Bronchial asthma

Good experience with drug-based therapy

You can quickly start to panic if you suddenly become breathless. The reason is often a chronic inflammatory disease of the respiratory tract, bronchial asthma. Bronchial hypersensitivity causes a narrowing of the airways, which can lead to a coughing fit and shortness of breath. It is important to recognise the disease at an early stage and to provide consistent treatment for it on a long-term basis. Particularly at the beginning, it usually responds very well to the targeted administration of medication.

Our respiratory specialists at Schoen Clinic have many years of experience in treating bronchial asthma. They have already been highlighted as asthma experts in the Focus consultant list for years. With the help of medication and special breathing techniques, we do all we can to monitor and control your illness.

Causes & symptoms

Causes: How bronchial asthma develops

A distinction is now made between many forms of asthma. Two forms of bronchial asthma are fundamentally important: 
  • Allergic (extrinsic) asthma: It often occurs in the family and can appear as early as in childhood. The risk is increased if smoking takes place in the parents’ house or if a child has excessive contact with allergens, for example with pets.
  • Non-allergic (intrinsic) asthma: It usually occurs only in the third and fourth decade of life. The starting point is usually a severe respiratory infection. At some point, a persistent cough turns into an initial attack of shortness of breath. This form of asthma tends to be more difficult to treat than the allergic asthma.

The most common other form is exercise-induced asthma. It is typical that shortness of breath does not occur during, but only after the end of a brief period of physical exertion. Another form is nocturnal asthma: If asthma is not treated comprehensively, it can also occur at night. Special forms also include analgesic asthma and asthma due to alcohol intolerance: In this case, pain killers such as aspirin or consuming alcohol can cause shortness of breath in sensitive people.

Asthma: Symptoms of the disorder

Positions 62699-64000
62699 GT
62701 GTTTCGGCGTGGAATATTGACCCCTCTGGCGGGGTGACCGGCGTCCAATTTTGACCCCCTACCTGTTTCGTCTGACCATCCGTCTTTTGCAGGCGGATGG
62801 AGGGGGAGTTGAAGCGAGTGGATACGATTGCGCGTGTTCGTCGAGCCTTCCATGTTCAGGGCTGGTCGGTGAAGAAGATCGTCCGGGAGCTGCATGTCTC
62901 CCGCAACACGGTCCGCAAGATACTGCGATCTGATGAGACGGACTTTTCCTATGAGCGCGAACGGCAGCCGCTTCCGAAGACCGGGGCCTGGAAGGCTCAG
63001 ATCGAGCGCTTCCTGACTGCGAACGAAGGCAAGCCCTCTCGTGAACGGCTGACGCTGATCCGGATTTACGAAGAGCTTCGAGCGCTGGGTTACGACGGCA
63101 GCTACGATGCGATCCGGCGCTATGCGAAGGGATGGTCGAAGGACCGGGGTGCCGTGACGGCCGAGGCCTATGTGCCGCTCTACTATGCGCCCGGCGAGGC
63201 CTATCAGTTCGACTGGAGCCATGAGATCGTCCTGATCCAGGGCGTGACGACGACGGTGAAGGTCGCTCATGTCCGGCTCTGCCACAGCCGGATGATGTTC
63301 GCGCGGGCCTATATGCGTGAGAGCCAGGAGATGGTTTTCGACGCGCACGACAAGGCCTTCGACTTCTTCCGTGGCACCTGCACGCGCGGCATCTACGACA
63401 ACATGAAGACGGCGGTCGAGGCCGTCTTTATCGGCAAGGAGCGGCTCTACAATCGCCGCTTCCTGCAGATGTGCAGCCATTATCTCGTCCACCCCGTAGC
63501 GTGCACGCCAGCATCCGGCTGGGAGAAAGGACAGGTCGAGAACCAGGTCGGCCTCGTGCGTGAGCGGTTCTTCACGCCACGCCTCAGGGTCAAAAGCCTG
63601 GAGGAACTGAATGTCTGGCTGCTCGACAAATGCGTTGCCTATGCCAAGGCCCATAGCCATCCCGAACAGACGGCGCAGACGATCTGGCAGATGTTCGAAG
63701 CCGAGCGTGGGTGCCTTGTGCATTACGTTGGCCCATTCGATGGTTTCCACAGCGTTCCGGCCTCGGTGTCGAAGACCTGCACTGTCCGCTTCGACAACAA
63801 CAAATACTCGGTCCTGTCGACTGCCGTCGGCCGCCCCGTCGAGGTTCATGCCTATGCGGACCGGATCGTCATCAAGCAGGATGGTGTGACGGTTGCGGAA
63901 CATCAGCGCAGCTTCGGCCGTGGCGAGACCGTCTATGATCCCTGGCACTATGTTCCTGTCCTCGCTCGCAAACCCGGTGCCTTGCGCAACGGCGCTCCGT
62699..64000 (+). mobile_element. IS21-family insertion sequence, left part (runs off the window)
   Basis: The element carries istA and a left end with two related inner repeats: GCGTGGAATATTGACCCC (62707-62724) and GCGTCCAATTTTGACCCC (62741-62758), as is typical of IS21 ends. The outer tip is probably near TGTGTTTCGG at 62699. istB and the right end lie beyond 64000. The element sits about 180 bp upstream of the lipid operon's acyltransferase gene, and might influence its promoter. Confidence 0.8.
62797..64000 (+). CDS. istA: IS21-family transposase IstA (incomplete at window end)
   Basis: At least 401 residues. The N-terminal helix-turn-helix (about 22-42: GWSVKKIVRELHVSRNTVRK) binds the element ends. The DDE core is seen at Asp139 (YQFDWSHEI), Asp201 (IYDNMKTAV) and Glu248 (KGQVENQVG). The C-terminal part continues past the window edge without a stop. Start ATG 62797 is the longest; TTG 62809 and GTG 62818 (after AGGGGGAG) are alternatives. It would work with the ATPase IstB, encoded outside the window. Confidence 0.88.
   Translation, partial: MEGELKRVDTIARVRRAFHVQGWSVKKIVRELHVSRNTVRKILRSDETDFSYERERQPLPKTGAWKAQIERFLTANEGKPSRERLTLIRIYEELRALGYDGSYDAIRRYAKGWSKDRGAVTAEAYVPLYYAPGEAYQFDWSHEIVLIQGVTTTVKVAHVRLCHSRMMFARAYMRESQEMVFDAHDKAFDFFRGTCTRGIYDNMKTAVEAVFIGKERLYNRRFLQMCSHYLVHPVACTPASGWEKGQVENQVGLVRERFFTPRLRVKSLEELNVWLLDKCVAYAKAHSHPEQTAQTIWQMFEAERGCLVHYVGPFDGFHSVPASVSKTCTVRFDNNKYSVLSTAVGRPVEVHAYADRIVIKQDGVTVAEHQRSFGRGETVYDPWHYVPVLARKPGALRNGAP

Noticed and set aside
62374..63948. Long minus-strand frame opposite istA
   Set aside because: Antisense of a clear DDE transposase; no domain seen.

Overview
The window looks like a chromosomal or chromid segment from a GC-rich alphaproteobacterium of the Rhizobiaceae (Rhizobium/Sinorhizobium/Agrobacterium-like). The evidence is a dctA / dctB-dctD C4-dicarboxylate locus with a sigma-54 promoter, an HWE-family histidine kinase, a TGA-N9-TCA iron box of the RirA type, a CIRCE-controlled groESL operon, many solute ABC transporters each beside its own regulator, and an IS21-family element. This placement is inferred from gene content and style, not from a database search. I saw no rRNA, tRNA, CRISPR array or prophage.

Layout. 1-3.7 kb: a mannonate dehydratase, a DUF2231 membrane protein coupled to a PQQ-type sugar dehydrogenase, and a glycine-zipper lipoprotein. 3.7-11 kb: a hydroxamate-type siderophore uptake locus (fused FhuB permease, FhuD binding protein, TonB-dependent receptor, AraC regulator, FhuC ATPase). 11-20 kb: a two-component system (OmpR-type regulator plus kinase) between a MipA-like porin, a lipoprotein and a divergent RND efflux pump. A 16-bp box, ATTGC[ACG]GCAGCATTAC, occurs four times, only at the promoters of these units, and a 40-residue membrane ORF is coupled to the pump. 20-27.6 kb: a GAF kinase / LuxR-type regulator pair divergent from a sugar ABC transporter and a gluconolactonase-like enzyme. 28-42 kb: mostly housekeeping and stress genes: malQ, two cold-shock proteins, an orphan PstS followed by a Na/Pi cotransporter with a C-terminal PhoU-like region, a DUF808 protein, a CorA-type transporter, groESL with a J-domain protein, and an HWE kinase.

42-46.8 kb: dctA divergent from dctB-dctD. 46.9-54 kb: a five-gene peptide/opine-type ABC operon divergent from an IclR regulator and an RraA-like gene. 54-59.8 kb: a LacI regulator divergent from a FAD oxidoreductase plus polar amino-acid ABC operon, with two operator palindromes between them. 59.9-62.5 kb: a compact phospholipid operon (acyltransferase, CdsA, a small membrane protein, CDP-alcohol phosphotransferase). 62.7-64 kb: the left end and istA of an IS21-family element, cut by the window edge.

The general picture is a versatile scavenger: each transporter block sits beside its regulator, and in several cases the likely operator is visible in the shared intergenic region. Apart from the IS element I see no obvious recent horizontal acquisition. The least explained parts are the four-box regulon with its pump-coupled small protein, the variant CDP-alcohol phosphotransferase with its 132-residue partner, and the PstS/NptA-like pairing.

In the case of bronchial asthma, attacks of shortness of breath occur relatively quickly, often preceded by inhalation of irritating substances or allergens. Some sufferers also only suffer from a dry irritable cough. In the event of severe shortness of breath, the shortness of breath may be accompanied by restlessness and anxiety through to panic.

Some asthma symptoms are signs that the disease may be worsening. With close observation, these can often be recognised at an early stage. The first signs may be:
  • General cold symptoms 
  • Increasing cough with yellow sputum 
  • Increased demand for sprays that expand the respiratory tract with shorter and reduced efficacy 
  • Increased shortness of breath, especially during exertion


Diagnosis: How we diagnose bronchial asthma

The most important diagnostic measure is the conversation with the patient. This is followed by instrument-based diagnostics to confirm the diagnosis. With the lung function test (spirometry), we measure the amount of inhaled and exhaled air. In the event of asthma, the air cannot be completely exhaled after normal inhalation. This leads to the typical whistling sound during exhalation.

The danger of bronchial asthma lies not only in the extent of the lung function restriction, but in the variety of symptoms. A patient with limited lung function but good therapeutic effects and a stable progression is considered to be controlled. However, an asthmatic who intermittently has completely normal lung function but tends to repeatedly deteriorate severely can be considered uncontrolled. 

Special equipment and laboratory diagnostics

In addition to the lung function test, a special test can be used to measure resistance in the airways and the amount of air trapped in the chest. This residual amount can be significantly increased in asthmatics, especially in an attack of shortness of breath, and can cause a feeling of over-inflation.

What are known as asthma inflammatory cells can be detected in the blood. In allergic patients, there are elevated IgE values and specific antibodies against the allergens.